You should use a confidence interval if you’re attempting to express your confidence in a possible range for the expected values of a particular random variable. For example, if I wanted to estimate the average speed of cars driving past the office during the hometime rush every day (hint: it’s not fast), then I would record a large number of measurements and take the average — let’s say, 10 kilometres per hour. A confidence interval (in this case, let’s say a 95% confidence interval of ±2km/h) is simply a measure of my expectation of the range of values for the average speed — that is, 95% of the time, I would expect the average speed of a sample of similar cars to be between 8km/h and 12km/h.
What about the tolerance interval?
After a little bit of reading up on other anomaly detection techniques, I stumbled upon a couple of online resources that discussed some lesserknown intervals that have a slightly stronger statistical justification for building anomaly detection thresholds — and so produce much more sensible results. In this case I’m going to be talking about the tolerance interval — an interval that works as a sort of “setandforget” quantity that is estimated once and then can be reused for future observations (this differs from something like the prediction interval which should technically be recomputed each time).
Instead of estimating the range of possible values that contains the mean of a population, tolerance intervals attempt to estimate the range of values that the entire population resides in. This is a conceptual departure from the usual confidence interval, because one must also provide a tolerance threshold as well as a confidence level. That is, a tolerance interval answers the question “what range will contain 99% of the population, with a 95% confidence?”. That essentially means that, 95% of the time, 99% of data points will lie within the tolerance interval.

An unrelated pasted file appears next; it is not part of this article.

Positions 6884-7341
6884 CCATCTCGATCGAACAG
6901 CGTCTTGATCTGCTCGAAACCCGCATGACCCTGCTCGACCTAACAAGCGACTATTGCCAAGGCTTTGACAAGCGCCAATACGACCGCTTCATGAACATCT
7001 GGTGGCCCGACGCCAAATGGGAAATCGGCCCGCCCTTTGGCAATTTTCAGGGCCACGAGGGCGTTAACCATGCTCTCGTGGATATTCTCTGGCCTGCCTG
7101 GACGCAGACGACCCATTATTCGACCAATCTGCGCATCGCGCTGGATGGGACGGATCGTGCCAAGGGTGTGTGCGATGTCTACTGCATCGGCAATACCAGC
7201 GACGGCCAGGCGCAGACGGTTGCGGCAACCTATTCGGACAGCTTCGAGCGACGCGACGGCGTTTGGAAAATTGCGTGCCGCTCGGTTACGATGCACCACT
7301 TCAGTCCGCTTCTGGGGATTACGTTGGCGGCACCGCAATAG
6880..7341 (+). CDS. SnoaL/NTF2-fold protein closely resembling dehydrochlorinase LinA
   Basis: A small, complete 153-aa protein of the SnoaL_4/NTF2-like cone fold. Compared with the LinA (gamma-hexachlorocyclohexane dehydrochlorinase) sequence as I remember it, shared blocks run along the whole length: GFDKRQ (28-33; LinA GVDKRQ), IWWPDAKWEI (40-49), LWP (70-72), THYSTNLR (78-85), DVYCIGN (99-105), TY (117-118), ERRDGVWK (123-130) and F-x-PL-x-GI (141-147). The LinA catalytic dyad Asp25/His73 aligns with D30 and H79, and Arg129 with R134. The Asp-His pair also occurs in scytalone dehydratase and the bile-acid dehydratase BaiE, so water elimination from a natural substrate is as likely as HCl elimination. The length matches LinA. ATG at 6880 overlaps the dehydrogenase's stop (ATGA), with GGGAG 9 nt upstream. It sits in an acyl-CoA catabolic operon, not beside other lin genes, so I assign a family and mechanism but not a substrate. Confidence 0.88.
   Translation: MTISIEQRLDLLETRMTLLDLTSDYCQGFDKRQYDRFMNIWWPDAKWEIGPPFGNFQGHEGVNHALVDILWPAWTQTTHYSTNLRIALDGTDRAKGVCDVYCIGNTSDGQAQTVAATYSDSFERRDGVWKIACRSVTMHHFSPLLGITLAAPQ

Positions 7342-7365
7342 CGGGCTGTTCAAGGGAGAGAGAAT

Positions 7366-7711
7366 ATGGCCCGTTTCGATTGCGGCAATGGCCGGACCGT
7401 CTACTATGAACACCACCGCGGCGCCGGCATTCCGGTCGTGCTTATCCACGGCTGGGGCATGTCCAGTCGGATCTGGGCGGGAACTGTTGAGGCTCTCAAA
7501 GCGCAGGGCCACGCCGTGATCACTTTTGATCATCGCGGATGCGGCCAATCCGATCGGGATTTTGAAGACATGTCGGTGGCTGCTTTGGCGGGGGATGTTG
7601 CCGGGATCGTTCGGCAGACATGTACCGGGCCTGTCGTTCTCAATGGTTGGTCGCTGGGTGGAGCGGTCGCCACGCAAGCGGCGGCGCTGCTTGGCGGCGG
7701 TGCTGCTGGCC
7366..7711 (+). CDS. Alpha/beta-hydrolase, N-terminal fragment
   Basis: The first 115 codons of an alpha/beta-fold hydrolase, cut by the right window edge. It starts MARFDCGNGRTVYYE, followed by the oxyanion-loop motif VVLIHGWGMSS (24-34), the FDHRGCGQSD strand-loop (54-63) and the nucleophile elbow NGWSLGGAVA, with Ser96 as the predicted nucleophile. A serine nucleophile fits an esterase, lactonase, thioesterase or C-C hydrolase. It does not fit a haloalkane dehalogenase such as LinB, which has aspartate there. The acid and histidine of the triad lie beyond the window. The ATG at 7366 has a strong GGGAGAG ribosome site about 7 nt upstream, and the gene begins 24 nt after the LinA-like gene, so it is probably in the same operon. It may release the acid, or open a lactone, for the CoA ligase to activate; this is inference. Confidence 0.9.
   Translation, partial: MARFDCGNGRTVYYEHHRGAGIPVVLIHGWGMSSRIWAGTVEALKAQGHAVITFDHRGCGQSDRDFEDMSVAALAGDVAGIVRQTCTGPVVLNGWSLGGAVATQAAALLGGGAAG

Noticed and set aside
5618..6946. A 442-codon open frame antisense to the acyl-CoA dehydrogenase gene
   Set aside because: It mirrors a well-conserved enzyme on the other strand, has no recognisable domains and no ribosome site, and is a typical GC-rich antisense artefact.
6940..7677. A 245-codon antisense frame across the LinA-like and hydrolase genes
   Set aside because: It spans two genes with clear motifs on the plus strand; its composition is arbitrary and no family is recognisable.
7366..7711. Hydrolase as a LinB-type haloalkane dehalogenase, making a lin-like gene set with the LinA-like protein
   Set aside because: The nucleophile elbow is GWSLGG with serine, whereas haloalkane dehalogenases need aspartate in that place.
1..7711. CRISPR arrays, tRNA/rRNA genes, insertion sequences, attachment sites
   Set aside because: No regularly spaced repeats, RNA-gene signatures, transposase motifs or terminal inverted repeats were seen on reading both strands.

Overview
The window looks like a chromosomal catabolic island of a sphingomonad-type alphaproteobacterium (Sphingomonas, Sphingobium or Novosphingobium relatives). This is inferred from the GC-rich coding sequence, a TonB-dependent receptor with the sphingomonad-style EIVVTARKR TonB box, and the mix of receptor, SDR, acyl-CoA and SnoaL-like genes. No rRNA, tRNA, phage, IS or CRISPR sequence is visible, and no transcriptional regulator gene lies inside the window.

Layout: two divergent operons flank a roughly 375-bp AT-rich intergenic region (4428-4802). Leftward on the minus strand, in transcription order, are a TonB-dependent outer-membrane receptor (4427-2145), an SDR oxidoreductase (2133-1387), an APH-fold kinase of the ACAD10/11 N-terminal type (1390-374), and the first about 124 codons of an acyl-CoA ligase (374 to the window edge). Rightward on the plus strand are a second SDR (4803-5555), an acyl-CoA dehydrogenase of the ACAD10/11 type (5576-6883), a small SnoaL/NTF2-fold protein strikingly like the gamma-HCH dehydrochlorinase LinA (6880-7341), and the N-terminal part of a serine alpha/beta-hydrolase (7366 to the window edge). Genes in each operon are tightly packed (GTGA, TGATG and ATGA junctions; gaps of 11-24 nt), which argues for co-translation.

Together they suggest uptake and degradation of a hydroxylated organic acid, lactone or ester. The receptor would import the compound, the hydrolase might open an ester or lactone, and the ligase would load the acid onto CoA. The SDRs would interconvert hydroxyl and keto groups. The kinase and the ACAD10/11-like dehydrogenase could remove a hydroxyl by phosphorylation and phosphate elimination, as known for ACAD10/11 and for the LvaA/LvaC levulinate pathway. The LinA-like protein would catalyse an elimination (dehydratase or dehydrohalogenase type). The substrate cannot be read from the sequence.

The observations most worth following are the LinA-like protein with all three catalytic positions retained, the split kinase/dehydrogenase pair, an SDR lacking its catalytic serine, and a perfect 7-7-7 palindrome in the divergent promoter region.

How is it defined?
This is where things start to get fun. As mentioned above, we need to provide two parameters to calculate the tolerance interval — and that’s because we now need to consider two probability distributions; the Gaussian (as before), and the Chisquared distribution as well. In short, the Chisquared distribution (with $n$ degrees of freedom, where $n$ is the number of data points in a sample) shows the probability distribution of the sum of squares of individual data points. The tolerance interval $t_i$ can be approximated as follows, where $n$ is the degrees of freedom, $z \frac{1  p}{2}$ is the critical value of the Gaussian distribution, taken at the value of the proportion of the data within the interval $t_i$, and $\gamma$ is the confidence level;
An example
In Python, an approximation to the tolerance interval can be computed using just a few lines of code;
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import numpy as np
import scipy.stats as st
def tolerance(prop, conf, n):
v = n  1
z = st.norm.ppf((1  prop) / 2)
chi = st.chi2.ppf(1  conf, v)
return np.sqrt((v * (1 + 1 / n) * (z ** 2)) / chi)
And of course, applying this tolerance interval to 1,200 randomlygenerated numbers yields the following bounds (note how few outliers there are!).
This figure was generated quite easily using the following Python code;
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import matplotlib.pyplot as plt
# generate synthetic data
n = 1200
X = np.linspace(1, n, n)
Y = np.random.randn(n)
# compute tolerance interval
ti = tolerance(0.99, 0.95, n)
# denormalise interval using standard deviation
d = Y.std() * ti
# compute actual bounds on real line
lb = Y.mean()  d
ub = Y.mean() + d
# plot!
plt.scatter(X, Y, alpha=0.5)
plt.axhline(lb)
plt.axhline(ub)
In summary
Tolerance intervals are a very powerful statistical tool for creating “setandforget” thresholds for performing rudimentary anomaly detection on certain types of numerical data. There are some great resources on these statistical concepts^{2}^{3}^{4} (and I’ve only scraped the surface), so if my explanation falls a little bit short, I’d check those out too.
References and Footnotes

I know that’s the wrong word (sorry, mathematicians) ↩